Whether you are investing in commercial property or housing stock, you need to appreciate the risk profile of property investment. In simple terms, the earlier you become involved in a property investment/development the greater the risk therefore the greater the potential reward. This is assuming that the financials add up and there is an exit route. There are also many ways in which you can use funding to gear up your initial investment in a development although this does obviously attract greater risk.
The most basic strategy associated with property investment is acquiring land with no planning permission. This offers the greatest degree of risk because there is no guarantee that planning consent will be agreed with the local authorities and therefore no guarantee that your development can go ahead. As we move forward each stage from the initial acquisition of land to the completion of a development so the perceived value increases. In effect as you near the final stage of a property development you are paying for the risk taken by those further down the development chain.
There is potentially the greatest reward to those brave enough, who have done their research, who acquire land with no planning permission. Receiving planning consent for a development immediately increases the value of the land and we move onto the next stage.
Those who acquire land with planning consent will then take on the risks of property development which are many. These risks include unexpected increases in the budget, delays, problems with contractors and a potential downturn in the market. These elements are all factored into the value of unfinished property developments, although it will depend where and what they relate to, when other investors look to join the party at a later stage.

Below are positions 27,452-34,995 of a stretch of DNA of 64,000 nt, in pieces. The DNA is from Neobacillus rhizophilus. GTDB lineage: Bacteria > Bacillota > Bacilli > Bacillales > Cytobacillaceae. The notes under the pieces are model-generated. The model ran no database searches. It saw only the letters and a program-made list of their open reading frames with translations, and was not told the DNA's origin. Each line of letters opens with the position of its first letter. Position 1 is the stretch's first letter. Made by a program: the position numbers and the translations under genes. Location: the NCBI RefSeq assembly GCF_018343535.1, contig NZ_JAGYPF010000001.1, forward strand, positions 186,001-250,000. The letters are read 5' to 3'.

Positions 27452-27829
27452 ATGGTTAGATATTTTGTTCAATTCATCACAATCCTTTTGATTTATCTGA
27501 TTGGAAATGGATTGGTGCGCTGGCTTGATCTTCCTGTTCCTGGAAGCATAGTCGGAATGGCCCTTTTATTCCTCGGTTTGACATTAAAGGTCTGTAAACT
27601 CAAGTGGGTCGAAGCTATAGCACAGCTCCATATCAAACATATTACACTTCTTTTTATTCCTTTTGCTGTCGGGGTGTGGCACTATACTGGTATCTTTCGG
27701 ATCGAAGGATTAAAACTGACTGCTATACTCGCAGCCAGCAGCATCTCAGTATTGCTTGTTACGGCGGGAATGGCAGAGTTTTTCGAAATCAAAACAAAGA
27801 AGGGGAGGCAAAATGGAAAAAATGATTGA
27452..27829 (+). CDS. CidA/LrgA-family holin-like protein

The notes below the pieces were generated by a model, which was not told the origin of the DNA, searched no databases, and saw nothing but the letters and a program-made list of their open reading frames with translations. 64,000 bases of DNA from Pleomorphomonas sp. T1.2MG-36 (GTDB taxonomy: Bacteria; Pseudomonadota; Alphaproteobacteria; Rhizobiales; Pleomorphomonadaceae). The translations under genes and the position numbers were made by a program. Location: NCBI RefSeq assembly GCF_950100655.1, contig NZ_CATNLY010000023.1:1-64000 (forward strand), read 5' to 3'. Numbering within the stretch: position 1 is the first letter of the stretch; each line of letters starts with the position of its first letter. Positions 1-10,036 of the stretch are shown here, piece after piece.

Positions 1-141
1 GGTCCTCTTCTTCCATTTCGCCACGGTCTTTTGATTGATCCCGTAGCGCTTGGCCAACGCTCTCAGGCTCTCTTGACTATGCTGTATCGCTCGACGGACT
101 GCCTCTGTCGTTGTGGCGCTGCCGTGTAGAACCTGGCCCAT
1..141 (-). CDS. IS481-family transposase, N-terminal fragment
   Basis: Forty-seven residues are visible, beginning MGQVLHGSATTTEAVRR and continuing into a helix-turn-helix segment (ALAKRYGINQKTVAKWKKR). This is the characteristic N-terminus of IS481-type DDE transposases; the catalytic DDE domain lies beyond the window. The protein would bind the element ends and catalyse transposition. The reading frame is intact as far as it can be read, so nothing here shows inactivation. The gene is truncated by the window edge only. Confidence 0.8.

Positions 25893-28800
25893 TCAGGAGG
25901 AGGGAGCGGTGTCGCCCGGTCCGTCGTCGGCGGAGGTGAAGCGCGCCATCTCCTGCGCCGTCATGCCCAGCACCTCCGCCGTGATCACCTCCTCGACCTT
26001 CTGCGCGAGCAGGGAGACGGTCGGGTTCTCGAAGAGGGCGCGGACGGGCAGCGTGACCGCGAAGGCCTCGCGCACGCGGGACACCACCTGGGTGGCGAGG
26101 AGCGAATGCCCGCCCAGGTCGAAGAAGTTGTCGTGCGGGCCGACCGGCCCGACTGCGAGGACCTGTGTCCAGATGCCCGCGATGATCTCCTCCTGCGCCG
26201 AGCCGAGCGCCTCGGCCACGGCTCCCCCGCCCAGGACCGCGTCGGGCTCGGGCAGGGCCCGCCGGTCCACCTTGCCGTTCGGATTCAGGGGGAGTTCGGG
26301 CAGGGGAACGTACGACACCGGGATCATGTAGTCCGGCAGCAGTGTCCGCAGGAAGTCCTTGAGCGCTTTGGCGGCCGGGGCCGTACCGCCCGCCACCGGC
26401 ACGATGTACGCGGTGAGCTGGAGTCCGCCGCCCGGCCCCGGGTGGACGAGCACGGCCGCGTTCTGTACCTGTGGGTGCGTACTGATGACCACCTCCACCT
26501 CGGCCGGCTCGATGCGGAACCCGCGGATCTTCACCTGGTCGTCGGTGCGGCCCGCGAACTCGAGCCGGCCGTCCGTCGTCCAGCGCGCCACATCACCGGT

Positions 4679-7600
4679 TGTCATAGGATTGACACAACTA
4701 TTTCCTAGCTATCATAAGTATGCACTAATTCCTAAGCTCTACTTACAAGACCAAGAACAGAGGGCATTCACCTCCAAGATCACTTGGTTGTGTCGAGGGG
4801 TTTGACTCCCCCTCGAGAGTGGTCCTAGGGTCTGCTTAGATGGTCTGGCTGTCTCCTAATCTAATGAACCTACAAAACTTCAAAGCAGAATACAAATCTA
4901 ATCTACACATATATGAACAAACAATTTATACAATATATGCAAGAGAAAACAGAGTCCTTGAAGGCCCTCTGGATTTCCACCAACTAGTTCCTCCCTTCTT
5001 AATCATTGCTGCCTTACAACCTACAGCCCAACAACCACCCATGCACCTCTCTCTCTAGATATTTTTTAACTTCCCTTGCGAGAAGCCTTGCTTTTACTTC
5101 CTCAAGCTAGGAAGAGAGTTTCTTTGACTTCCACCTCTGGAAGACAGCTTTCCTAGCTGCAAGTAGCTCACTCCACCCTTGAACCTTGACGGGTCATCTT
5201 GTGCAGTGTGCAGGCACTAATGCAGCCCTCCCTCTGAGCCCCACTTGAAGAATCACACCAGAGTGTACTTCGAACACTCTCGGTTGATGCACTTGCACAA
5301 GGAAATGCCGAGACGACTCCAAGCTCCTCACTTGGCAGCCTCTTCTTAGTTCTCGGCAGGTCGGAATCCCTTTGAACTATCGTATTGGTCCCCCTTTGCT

Many people use bridging loans/short-term finance to fund the actual property development in the knowledge that the value will increase significantly, above and beyond funds invested, when the development is complete. In reality there will be a steady increase in the value of the property development the more of the development that is completed. This is simply a risk/reward ratio factor because the nearer you get to the endgame, the actual completion of the property development; the easier it is to clarify the actual cost with no additional investment required.
Acquiring a completed property development
In theory there is still potential profit margin when you invest in a completed property development which is basically the cost of the development compared to rental income or a resale value. The earlier an initial investor becomes involved in a new development the greater the opportunity for them to reduce their sale price while still making a profit. On the other hand, the later in the day you join a property development the less potential margin and “headroom”.
The main driver for those acquiring developed properties is to negotiate the best deal possible, maximise their rental income, increase the overall value and perhaps the biggest kicker, benefiting from a buoyant market going forward. These elements attract their own specific risks!
When looking at property development, whether commercial or domestic, the simple fact is that the earlier you join the development chain the greater the perceived risk therefore the greater the perceived reward. Unfortunately delays and cost increases can have a material impact in the early days. They increase funding expenses, the breakeven level and this is why in some circumstances, especially where commercial funding is released stage by stage, some property developments are not completed.
Where developments remain unfinished there is the potential to “grab a bargain” but you will need to take into account the level of funding required to finish the project, its perceived value at the moment and the potential sale price. Do the potential rewards outweigh the risks?